You are my son, whom I dearly love. (Luke 3:22)
The story of Jesus being tempted in the wilderness underscores his humanity. The birth narratives emphasize that God sent God’s Son into the world to experience being fully human. The temptation story reminds us of Jesus’ continued humanity. The way in which Jesus in human form dealt with temptation can be an example for us.
In this situation and throughout Jesus’ ministry, it’s apparent that Jesus has been raised in the Jewish faith. Jesus was familiar with Jewish Scripture and referred to it often in his teaching. All of his responses to his tempter in the wilderness came from Scripture. When tempted to turn stones into bread, Jesus replied with words from Deuteronomy 8:3, “People won’t live only by bread.” In Deuteronomy these words refer to the experience of the Israelites being fed manna in the wilderness. When Jesus was tempted with power and offered of all the kingdoms of the ] world, he responded with words based on Deuteronomy 6:13, “You will worship the Lord your God and serve only him.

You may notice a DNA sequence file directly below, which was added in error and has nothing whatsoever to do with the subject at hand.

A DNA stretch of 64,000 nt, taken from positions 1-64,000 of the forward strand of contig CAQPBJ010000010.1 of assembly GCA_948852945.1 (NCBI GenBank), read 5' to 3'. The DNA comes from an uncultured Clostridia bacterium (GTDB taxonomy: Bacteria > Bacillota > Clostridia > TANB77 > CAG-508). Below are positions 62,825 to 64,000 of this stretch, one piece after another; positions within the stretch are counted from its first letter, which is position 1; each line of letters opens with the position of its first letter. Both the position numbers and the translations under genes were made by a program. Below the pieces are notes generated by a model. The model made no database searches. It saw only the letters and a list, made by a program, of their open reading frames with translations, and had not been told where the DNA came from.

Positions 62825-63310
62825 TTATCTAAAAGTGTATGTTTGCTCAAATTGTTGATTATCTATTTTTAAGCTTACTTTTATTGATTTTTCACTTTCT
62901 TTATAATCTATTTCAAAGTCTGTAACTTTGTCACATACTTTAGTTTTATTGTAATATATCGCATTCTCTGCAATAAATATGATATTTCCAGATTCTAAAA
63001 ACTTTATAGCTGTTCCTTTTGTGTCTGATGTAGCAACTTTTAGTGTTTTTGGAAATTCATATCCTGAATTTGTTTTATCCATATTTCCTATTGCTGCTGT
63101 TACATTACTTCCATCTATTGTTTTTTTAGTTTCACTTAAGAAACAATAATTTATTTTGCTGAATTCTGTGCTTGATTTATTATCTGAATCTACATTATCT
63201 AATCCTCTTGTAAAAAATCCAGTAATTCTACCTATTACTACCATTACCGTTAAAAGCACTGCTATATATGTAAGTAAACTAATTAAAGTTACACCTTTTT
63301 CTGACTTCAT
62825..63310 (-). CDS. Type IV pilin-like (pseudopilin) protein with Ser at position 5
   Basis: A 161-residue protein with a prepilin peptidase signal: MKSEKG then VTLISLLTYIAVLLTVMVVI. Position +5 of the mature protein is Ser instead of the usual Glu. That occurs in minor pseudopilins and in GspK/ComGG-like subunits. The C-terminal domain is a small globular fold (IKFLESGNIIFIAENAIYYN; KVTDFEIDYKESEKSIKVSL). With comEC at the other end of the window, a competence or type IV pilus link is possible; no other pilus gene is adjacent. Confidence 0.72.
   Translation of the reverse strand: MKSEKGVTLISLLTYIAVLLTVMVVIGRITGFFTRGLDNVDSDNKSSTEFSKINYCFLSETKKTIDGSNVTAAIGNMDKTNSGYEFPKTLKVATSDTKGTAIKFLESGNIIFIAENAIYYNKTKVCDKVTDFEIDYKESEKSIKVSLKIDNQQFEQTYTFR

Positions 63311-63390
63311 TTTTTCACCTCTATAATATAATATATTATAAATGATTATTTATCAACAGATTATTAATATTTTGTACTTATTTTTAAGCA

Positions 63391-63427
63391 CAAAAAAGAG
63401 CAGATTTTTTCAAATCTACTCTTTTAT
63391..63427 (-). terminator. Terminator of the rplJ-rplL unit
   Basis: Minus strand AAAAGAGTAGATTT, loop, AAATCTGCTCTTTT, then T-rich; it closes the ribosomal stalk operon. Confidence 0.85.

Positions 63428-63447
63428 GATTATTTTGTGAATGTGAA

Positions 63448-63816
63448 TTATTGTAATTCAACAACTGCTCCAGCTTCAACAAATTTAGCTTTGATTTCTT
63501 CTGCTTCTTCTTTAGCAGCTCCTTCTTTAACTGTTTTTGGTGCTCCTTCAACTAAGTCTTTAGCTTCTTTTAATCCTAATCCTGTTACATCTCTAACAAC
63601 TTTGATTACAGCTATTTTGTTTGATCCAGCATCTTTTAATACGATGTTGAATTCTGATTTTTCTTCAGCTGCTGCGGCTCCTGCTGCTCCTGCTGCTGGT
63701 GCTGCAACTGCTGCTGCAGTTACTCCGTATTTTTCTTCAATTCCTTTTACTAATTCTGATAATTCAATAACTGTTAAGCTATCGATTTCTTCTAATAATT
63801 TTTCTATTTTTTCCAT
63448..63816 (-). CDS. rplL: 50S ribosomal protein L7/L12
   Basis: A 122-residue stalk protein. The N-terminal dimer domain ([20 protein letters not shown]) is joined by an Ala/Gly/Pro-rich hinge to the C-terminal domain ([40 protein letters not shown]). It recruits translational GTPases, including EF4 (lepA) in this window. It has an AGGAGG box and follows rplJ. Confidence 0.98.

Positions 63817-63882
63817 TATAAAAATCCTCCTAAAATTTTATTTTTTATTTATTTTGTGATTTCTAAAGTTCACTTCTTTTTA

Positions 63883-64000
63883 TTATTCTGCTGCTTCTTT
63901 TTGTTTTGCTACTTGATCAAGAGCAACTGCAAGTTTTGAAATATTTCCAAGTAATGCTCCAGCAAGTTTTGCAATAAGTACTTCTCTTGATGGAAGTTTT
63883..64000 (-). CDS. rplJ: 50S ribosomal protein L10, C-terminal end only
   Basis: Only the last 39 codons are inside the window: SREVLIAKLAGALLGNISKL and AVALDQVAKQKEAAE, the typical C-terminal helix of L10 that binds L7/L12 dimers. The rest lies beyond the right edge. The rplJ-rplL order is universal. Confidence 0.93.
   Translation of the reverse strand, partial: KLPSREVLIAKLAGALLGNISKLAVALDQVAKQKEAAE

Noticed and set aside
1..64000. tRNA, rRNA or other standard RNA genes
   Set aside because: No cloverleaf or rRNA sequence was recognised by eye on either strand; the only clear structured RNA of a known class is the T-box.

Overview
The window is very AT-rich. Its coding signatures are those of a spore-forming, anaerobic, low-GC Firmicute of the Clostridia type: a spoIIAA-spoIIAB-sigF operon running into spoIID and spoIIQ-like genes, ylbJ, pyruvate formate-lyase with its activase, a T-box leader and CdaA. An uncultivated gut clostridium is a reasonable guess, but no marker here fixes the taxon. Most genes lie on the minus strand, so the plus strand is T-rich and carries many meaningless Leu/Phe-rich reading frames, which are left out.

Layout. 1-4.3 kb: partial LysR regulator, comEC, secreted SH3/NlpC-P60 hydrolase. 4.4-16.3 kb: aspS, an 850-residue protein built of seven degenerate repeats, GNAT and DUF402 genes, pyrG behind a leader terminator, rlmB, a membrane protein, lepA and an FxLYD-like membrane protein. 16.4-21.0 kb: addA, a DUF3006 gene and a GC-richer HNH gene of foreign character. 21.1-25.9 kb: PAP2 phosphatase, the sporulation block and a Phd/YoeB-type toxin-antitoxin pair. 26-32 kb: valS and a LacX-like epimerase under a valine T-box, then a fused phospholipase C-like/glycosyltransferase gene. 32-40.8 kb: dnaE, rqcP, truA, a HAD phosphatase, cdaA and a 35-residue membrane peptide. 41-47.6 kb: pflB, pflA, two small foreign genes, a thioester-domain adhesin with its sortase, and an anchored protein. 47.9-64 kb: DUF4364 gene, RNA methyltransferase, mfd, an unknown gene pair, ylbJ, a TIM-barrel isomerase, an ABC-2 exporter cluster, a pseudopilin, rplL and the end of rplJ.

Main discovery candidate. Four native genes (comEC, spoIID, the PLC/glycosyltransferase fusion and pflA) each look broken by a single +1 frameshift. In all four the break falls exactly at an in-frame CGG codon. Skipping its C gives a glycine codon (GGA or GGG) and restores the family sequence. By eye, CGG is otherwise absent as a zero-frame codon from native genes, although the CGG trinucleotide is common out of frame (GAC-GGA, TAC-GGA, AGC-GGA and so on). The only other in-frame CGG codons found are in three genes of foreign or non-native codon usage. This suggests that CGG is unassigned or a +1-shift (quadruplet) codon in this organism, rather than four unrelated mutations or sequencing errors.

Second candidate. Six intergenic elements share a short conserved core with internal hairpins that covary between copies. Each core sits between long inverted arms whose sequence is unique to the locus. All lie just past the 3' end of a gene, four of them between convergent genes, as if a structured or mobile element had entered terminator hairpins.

The tempter, seeing what Jesus was doing, attempted to beat him at the Scripture game. In tempting Jesus to throw himself off of the highest point in the Temple, the tempter quoted Psalm 91:11-12, saying, “[God] will command his angels concerning you, to protect you” and “they will take you up in their hands so that you won’t hit your foot on a stone.” Jesus did not deny these words but pointed out that it was also written, “Don’t test the Lord your God” (Deuteronomy 6:16).
Are we then to go around quoting Scripture in order to resist temptation? While this might work in some situations, to do so entirely would be missing the point. Jesus had studied Scripture. He had been raised in the faith and was therefore prepared to face temptation. He had a solid foundation and understanding upon which to draw. A strong foundation on the Word of God is what you are helping build as you teach Sunday school. Such a foundation will help children make good choices when faced with temptation in their own lives.
God chose Jesus; Jesus chose God.
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